[Table 1] shows responses to the respondents’ CYRM-12. The majority of the respondents, 85.3%, consider education as being of a lot of importance to them. A higher proportion of the respondents, 71.8%, were of the opinion that their families stand by them during difficult times. Also, majority of the respondents, 79.4%, feel safe when they are with their families.
Table 1: Responses to Child and Youth Resilience Measure (CYRM-12) among the respondents

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[Table 2] shows the prevalence of resilience among the respondents. The mean resilience score for the respondents was 51.6 ± 6.7. A higher proportion of the respondents, 61.5%, were resilient, whereas 38.5% were not resilient.
Table 2: Prevalence of resilience among the respondents

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[Table 3] shows the factors associated with resilience among the respondents. A comparable proportion of respondents who were males, 59.9%, were resilient when compared with females, 62.9% (χ2=0.476, P = 0.490). A significantly higher proportion of respondents who were in junior secondary three class, 70.5%, were resilient when compared with those in senior secondary three class, 59.4% (χ2=4.050, P = 0.044). The highest proportion of respondents who had strong social support, 75.8%, were resilient, whereas those who had poor social support were the least, 36.6%, and the difference in proportions was found to be statistically significant (χ2=39.995, P < 0.001).
Table 3: Factors associated with resilience among the respondents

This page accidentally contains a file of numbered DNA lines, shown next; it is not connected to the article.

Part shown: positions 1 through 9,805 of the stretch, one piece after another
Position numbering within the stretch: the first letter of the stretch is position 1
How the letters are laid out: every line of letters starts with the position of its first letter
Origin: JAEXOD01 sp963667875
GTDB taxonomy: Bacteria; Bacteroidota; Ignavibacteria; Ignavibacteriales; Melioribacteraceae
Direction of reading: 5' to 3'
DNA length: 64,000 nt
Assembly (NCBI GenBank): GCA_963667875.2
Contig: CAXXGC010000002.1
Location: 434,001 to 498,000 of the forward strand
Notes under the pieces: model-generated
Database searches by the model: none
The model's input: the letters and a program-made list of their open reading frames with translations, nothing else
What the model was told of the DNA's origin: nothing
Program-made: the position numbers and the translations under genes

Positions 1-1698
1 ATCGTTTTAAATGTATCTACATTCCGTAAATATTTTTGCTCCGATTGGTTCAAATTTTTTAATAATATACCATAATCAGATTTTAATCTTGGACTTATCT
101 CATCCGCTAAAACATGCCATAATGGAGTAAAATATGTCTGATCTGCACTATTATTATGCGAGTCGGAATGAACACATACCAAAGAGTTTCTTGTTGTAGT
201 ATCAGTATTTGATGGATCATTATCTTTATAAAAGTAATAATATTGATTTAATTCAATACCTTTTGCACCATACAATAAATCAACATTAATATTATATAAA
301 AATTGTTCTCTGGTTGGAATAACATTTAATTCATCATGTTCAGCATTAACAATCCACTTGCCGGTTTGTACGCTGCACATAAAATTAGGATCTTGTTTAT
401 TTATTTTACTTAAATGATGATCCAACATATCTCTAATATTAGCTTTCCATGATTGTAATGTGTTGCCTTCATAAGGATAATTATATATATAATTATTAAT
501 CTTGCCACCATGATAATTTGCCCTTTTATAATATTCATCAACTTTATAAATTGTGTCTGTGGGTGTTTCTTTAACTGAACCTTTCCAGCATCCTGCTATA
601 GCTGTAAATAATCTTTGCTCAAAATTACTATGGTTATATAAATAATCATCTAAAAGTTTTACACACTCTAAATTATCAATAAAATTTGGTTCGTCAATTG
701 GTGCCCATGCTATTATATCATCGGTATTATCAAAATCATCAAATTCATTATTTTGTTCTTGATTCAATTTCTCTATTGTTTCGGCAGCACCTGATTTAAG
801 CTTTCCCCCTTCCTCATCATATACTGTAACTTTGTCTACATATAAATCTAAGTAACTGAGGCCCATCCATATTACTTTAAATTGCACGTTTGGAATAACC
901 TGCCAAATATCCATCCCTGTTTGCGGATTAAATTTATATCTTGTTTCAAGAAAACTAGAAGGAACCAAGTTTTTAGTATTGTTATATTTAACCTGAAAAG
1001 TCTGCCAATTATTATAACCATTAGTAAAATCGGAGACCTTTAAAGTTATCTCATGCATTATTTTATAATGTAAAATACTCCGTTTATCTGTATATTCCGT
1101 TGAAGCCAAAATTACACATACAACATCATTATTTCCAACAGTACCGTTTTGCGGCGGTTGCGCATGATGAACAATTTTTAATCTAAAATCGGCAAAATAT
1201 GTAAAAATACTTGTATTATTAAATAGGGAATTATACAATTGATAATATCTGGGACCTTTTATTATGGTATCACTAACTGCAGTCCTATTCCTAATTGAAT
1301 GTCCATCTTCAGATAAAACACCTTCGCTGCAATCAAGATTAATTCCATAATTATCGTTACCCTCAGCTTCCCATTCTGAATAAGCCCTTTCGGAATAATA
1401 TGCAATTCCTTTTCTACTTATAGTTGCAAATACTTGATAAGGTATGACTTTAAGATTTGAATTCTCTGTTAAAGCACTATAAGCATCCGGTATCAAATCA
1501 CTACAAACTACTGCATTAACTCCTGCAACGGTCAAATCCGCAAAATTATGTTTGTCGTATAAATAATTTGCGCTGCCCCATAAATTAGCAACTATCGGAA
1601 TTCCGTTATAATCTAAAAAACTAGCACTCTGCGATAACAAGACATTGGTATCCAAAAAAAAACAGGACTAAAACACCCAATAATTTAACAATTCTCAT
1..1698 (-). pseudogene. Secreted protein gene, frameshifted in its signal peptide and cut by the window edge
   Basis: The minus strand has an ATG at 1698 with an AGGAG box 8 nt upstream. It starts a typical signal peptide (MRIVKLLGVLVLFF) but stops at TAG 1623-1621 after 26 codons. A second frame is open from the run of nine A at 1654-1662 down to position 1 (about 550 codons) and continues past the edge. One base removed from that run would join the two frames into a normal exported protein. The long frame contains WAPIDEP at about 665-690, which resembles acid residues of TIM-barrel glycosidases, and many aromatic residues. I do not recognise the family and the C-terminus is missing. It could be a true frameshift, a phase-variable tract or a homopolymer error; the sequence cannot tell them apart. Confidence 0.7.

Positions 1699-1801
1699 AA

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[Table 4] shows the predictors of resilience among the respondents. The respondents who had poor social support were about six times less likely to be resilient when compared with those who had strong social support (AOR=0.177, 95% CI: 0.099–0.317). Also, the respondents who had moderate social support were about three times less likely to be resilient when compared with those who had strong social support (AOR=0.369, 95% CI: 0.261–0.601).
Table 4: Predictors of resilience among the respondents

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  Discussion Top


This work sought to determine factors that promote resilience against the COVID-19 pandemic among adolescents attending secondary schools in southeast Nigeria. A higher proportion of the adolescents, 61.5%, had resilience against the COVID-19 pandemic. This finding was higher than that seen in the study of Morales-Rodríguez[10] who noted a lower prevalence among Spanish university students. Their study was conducted at the peak of the COVID-19 pandemic, which could explain the difference in prevalence rates.

Although many adolescents may experience different degrees of mental health outcomes when exposed to a traumatic event, resilience is seen as an important factor that determines such difference. Resilience is a dynamic process that confers a positive adaptation in the wake of significant adversity.[11] Studies on meta-analysis have shown that resilience protects mental health, improves recovery, and cushions the negative effects of a disaster such as the COVID-19 pandemic.[10],[11],[12] This assertion was buttressed by Tugade et al.[13] and Patel and Goodman,[14] whose reportage on the concept of resilience in the wake of the pandemic was noted as a pill that preserves mental health in the face of adversity.[15],[16]

The majority of the college adolescents in this study consider education an important promoter of resilience. Closure of schools was one of the measures to prevent the spread of COVID-19 among adolescents in secondary schools.[17] Nevertheless, prolonged closure of schools will be deleterious to the students.[17] School closures have the potential to diminish the opportunities for students to be educated on issues concerning COVID-19. Education is a potent weapon that makes the adolescent child uniquely positioned to build capacity and enact systemic resilience. In times of adversity, education showcases high public value, informs populations at large, and has the potential to strengthen the adolescents.[17]

Furthermore, a higher proportion of the adolescents believed that their families stand by them during difficult times, which also enhances resilience against the COVID-19 pandemic. Also, the majority of the adolescents noted that their resilience is enhanced when they are with their families.